Page:A Compendium of Irish Biography.djvu/127

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excellence of his heart, and the strength of his understanding. Obliged on account of the weakness of his voice to abandon the intention of becoming a Presbyterian clergyman, he turned his attention to law, and finally adopted medicine, qualifying himself at Glasgow and Edinburgh Universities. In 1779 he went to London and published the first edition of the work by which he gained so much celebrity. He settled in the metropolis, was elected a member of the Royal Society, and was, amongst other appointments, made Physician to St. Thomas's Hospital. In 1788 he published a corrected and improved edition of his work, entitled Experiments and Observations on Animal Heat, and the Inflammation of Combustible Bodies, being an attempt to resolve these Phenomena into a General Law of Nature. His reputation as a philosopher was now established, and procured him the notice of the most distinguished men of science in the kingdom. He was also rising into great eminence as a medical practitioner, when incessant application to study and to philosophical pursuits undermined a constitution naturally weak, and he died at Lymington, 29th July 1795, aged about 47. Several references to the value of his researches regarding animal heat will be found scattered through the pages of the Encyclopædia Britannica, 8th Edition. 124

Creagh, Richard, Archbishop of Armagh, was born in Limerick about 1525. Having an earnest desire to enter the Church, he early abandoned the business to which he was apprenticed, crossed over to Belgium, and entered on a course of theology at Louvain. After being ordained, he returned to Limerick about 1555; burning with zeal to spread religion. His success in the instruction of youth, and his high reputation for learning, attracted the attention of the Nuncio, David Wolfe, who arrived in Limerick in August 1560, specially charged with the duty of providing for the vacant sees. The Nuncio commanded him to proceed to Rome, where he arrived in January 1563, and on St. Patrick's Day 1564, he was consecrated Archbishop of Armagh by Pius IV. In July he set out homewards, but was wrecked on the French coast, and did not reach his diocese until far on in the winter. In the act of celebrating mass, he was arrested by agents of the Government, sent to London, and committed to the Tower. After a confinement of several months, he managed to escape to Belgium, whence he proceeded to Spain, returning to his diocese in August 1566. Shane O'Neill was then in the height of his power, and the Archbishop preached before him and Hugh O'Donnell in the Cathedral at Armagh. He was again taken prisoner in Connaught, whither he had retired, and although, upon trial in Dublin, acquitted of any crime, he was retained in prison. Once more he escaped; but a considerable reward having been offered for his apprehension, he was retaken by the retainers of Gerald, Earl of Kildare. In 1567 he was sent over to London, and committed to the Tower, where after an imprisonment of eighteen years, borne with fortitude and resignation, he died in 1585. He wrote two works in Latin, one on the Origin of the Irish Language, the other, Controversies of Faith, besides a Catechism in Irish. 74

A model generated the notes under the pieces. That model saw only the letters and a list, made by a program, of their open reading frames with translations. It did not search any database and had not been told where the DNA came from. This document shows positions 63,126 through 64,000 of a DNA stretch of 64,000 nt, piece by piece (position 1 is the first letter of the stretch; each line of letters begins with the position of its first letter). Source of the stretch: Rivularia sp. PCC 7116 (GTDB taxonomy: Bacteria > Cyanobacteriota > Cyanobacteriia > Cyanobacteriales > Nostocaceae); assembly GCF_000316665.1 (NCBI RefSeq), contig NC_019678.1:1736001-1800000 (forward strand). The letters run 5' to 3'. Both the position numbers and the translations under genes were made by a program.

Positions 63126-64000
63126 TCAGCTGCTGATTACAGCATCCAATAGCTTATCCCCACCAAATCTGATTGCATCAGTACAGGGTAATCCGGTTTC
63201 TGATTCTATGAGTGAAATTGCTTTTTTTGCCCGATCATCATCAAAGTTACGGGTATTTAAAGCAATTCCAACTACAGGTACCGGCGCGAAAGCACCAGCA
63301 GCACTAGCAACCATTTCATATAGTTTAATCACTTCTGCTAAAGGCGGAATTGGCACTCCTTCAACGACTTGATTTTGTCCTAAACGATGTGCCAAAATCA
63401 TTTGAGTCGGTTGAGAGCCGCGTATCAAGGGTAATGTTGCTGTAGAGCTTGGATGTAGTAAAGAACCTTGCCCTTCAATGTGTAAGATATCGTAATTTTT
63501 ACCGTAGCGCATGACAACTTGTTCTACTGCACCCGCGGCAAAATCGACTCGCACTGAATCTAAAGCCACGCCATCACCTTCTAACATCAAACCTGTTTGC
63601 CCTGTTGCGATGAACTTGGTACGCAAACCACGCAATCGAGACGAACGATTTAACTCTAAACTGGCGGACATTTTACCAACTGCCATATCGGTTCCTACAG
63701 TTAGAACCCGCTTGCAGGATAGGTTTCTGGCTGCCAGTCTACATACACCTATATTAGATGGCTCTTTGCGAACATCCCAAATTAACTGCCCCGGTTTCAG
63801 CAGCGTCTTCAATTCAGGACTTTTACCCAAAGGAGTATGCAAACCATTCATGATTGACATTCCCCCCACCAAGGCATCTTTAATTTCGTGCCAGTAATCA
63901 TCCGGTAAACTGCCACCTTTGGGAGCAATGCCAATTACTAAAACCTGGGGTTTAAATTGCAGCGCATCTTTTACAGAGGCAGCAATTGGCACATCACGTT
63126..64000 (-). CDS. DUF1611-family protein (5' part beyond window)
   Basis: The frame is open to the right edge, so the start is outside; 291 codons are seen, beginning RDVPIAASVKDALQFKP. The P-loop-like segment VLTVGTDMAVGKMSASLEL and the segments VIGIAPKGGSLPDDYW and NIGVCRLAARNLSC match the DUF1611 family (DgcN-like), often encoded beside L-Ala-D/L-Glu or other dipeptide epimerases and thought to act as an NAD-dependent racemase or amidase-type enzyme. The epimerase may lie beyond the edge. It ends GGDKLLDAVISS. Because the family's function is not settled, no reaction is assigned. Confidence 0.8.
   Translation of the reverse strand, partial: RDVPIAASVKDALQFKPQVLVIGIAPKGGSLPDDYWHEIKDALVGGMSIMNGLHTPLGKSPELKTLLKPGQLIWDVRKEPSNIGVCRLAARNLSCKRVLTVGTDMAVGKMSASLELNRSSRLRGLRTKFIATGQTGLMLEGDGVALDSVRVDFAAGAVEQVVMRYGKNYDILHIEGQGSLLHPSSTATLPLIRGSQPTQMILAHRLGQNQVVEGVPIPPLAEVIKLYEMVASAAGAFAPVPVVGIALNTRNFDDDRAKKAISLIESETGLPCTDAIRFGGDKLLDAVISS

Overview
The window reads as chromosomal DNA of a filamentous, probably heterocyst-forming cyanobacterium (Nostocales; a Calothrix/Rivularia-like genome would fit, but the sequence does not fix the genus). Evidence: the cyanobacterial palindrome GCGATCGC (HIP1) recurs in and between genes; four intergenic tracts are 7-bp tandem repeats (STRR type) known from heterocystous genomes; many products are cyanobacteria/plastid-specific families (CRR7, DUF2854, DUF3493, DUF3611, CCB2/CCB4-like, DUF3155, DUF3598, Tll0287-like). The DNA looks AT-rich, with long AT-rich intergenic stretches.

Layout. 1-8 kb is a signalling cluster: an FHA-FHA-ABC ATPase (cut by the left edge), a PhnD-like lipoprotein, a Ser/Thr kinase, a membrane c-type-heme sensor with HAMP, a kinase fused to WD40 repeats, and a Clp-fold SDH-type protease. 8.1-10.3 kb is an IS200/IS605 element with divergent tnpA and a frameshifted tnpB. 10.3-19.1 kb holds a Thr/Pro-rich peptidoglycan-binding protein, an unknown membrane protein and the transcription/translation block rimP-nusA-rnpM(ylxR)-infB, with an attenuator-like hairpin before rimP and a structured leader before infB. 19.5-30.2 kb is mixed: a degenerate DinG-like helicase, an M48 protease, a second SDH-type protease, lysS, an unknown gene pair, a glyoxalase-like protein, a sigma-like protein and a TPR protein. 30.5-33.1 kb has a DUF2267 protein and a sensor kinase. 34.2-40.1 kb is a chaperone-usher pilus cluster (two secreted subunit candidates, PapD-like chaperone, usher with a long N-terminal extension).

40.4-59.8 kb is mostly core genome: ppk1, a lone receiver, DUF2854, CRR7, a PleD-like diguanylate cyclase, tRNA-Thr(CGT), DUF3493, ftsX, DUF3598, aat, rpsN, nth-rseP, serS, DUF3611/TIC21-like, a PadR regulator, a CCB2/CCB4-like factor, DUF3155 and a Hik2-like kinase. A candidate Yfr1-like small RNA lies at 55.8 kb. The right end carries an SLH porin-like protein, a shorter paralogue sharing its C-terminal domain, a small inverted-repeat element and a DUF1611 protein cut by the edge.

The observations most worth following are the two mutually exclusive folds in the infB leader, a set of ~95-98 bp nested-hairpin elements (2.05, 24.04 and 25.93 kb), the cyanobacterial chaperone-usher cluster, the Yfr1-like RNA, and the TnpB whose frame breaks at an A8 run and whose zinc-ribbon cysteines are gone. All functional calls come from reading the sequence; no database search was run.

Creagh, Peter, Archbishop of Dublin, grand-nephew of preceding, was born in Limerick the middle of the 17th century, and was educated on the Continent; he entered the priesthood, and officiated for some time in Dublin. Appointed clerical agent at the court of Rome, he was by Clement X. consecrated Bishop of Cork. For two years, during the persecution consequent on the Gates plot, he was obliged to secrete himself in different parts of his diocese under various disguises, suffering untold hardships. He was ultimately betrayed, and imprisoned for two years in Limerick and Dublin. About 1686, he was translated to the Archdiocese of Tuam. He joined James II. in France after the surrender of Limerick. In 1693 he was appointed Archbishop of Dublin, but was never able to discharge the duties of the office in person. The latter part of his life was spent at Strasbourg, where he died in July 1705. 12 74

Croghan, George, Colonel, was born in Ireland, probably early in the 18th century. He emigrated to Pennsylvania, where in 1746 he entered upon a course of Indian trading—learning the languages of the tribes and gaining their confidence. He was a captain in Braddock's expedition of 1755, was employed in the defence of the western frontier next year, and was made agent for the Pennsylvanian and Ohio Indians. In 1763 he went to Great Britain to confer with the Ministry relative to an Indian boundary-line. In 1765, while on his way to pacify the Illinois Indians, he was attacked, wounded, and taken prisoner, being, however, soon released, and then permitted to accomplish his mission. In May 1766 he made a settlement four miles above Fort Pitt, continuing to render valuable service in pacifying the Indians, and reconciling them to British power. During the early

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